Speakers at the 3rd Graphic Fidelity Breakfast meeting have made a strong case for coordinated policies to support the growth of entrepreneurs in the country.
They agreed that without such push, the country will not be able to achieve any major economic growth.
[contextly_sidebar id=”LUiHXZO67WtSZkaGMaUIACUtv4iwdb3K”]The Minister of State at the Presidency in Charge of Private Sector Development Dr Rashid Pelpuo identified three elements as necessary for entrepreneurship development in Ghana; a reliable and dependable judicial system, a level playing field for competition, and an open trading environment.
According to the Wa Central MP, these will create room for more entrepreneurs to be innovative, grow their businesses and unlock their potential.
His comments come at a time when several businesses and industries are collapsing in the wake of the economic challenges and the erratic power supply.
Collective effort needed to boost indigenous businesses
Speaking at the Graphic Fidelity Breakfast meeting on the theme, “Entrepreneurship development in Ghana,” Rashid Pelpuo noted that the collective effort of the government and entrepreneurs is key in ensuring that the three work to the benefit of indigenous business.
“How do these three forces then manifest themselves? It is in the manifestation of the three factors that I have mentioned that you would see the real working of how the Ghanaian entrepreneur can be supported.”
“It’s may not necessarily be an individual sitting somewhere or some policy maker somewhere in creating situations for them. It has to be an agglomeration of efforts and a combination of market forces that will create the value. It is our expectation as a government that we truly allow the spirit of entrepreneurship to transform our economy to unlock the vast potential of our people and allow competitive forces to prevail.”
Lack of proper address system
For his part, The Chief Executive Officer of UT Group of companies, Prince Kofi Amoabeng who was one of the speakers at the breakfast meeting, wondered how businesses in Ghana could thrive if, after some many years the country cannot boast of a proper address system.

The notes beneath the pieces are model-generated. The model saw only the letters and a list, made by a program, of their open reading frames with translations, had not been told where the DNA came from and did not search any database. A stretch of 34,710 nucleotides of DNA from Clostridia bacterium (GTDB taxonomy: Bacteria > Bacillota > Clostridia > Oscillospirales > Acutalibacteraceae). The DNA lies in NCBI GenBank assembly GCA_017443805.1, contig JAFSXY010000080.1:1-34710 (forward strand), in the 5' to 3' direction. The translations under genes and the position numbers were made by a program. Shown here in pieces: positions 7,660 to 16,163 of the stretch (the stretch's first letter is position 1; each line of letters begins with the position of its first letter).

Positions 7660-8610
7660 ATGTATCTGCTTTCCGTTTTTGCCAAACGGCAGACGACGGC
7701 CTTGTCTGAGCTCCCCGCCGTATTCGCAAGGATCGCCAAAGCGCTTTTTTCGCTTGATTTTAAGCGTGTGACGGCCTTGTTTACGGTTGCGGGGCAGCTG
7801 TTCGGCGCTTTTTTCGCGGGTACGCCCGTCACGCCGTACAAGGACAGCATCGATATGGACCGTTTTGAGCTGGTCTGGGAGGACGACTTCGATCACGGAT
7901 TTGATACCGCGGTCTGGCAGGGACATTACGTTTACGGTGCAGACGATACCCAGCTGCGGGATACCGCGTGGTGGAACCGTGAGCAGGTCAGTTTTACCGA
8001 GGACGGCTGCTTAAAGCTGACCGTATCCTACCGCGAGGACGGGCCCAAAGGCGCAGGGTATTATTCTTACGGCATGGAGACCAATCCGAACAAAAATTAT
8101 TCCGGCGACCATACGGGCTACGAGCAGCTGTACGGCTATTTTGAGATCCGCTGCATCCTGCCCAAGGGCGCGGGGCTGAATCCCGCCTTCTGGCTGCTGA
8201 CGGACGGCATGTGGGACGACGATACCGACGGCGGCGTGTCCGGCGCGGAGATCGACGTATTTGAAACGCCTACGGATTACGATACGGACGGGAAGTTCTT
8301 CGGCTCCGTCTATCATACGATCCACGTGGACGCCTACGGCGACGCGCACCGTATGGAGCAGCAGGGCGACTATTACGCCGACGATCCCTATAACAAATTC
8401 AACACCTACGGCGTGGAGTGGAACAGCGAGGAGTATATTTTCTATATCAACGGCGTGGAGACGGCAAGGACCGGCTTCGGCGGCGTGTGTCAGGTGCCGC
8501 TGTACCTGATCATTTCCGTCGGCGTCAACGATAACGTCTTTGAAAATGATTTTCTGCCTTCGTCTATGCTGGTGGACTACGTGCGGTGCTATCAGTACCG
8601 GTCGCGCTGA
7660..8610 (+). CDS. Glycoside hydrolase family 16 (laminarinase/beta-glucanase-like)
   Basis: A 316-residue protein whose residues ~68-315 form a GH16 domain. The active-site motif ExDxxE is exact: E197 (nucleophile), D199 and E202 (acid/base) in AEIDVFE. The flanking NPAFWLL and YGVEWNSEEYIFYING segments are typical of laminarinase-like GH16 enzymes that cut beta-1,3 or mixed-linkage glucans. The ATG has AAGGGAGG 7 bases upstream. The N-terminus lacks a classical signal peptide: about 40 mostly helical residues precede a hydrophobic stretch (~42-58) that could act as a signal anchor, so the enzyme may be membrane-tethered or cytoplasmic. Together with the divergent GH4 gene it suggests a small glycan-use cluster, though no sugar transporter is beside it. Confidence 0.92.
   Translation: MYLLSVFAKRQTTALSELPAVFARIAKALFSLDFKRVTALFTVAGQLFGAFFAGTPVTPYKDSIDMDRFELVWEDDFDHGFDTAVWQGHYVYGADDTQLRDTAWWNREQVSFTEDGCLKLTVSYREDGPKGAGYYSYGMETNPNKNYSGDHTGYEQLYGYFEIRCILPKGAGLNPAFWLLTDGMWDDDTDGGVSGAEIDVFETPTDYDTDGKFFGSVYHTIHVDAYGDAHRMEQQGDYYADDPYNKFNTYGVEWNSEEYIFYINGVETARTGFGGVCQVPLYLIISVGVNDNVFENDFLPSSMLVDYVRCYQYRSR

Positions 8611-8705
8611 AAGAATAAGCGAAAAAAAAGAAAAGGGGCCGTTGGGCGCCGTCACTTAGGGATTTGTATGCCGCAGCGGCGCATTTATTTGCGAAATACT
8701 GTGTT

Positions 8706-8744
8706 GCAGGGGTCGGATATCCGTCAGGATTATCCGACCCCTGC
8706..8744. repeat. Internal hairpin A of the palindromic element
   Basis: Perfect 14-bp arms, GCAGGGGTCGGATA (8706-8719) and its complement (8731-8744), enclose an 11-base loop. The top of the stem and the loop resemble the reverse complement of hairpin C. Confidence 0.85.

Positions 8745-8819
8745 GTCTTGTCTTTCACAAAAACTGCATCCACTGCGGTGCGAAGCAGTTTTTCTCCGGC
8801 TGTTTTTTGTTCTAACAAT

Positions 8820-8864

“We have a country where the institutions of state are crippling around us and I always want to go to the basics because some time ago I went to my village Kukrantumi with some investors to go and play golf, not to invest. Looking around the place, they found that there were opportunities. The first question they asked me was what the population of Kukrantumi is. I had to burry my head in shame, I have no clue of how many people are in Kukrantumi or how many people are in the Eastern Region…If we have a country where we don’t have an address system I don’t see how that country can grow. I don’t see how the entrepreneurs can also take advantage of the country’s raw materials and resources.”
Business confidence will worsen if…
Speaking at the same program, the founder and President of Entrepreneurs Foundation (a non –governmental organization), Sam Ato Gaisie, warned that business confidence will worsen if steps are not taken immediately to stabilize micro-economic conditions that are crippling local businesses.
He said: “businesses continue to incur huge foreign exchange loses while industries continue to shrink. With the rising cost of doing business, businesses risk shutting down if the trend persists.”
Sam Ato Gaisie explained that “the present economic conditions are not conducive enough to attract local and foreign investment which could generate much needed employment. I have categorized the following challenges into power crisis, access to credit, cedi depreciation, political and economical inability, high cost of taxation, competition from imported goods and human capital.”
By: Godwin Allotey Akweiteh & Pearl Akanya Ofori/citifmonline.com/Ghana